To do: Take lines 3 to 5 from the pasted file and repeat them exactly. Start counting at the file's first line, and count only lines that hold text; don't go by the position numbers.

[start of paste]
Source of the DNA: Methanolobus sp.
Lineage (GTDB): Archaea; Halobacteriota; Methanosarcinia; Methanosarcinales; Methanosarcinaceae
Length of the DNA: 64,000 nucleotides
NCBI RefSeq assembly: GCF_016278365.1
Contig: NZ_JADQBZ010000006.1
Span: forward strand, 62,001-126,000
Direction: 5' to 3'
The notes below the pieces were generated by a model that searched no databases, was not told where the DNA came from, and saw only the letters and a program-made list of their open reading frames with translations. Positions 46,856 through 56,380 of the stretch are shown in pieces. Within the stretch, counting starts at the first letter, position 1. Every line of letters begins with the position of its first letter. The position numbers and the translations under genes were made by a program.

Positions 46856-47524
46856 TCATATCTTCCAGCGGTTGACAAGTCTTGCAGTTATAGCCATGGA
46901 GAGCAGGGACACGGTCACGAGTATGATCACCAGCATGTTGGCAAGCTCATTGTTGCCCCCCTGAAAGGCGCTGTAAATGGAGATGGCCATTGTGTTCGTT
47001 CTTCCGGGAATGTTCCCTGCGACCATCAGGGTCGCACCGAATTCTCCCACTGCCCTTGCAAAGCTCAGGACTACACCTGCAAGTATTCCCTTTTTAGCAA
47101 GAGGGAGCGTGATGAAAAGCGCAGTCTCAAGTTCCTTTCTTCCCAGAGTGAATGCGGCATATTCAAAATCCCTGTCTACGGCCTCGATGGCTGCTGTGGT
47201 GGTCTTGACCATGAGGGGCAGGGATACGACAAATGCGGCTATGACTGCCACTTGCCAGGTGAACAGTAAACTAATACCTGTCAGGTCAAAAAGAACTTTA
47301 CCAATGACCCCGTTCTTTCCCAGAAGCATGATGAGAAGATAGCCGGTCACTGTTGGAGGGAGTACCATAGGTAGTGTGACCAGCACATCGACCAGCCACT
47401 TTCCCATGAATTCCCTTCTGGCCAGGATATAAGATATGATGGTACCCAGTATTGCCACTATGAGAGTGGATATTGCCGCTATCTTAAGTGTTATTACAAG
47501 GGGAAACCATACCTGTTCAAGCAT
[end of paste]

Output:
Length of the DNA: 64,000 nucleotides
NCBI RefSeq assembly: GCF_016278365.1
Contig: NZ_JADQBZ010000006.1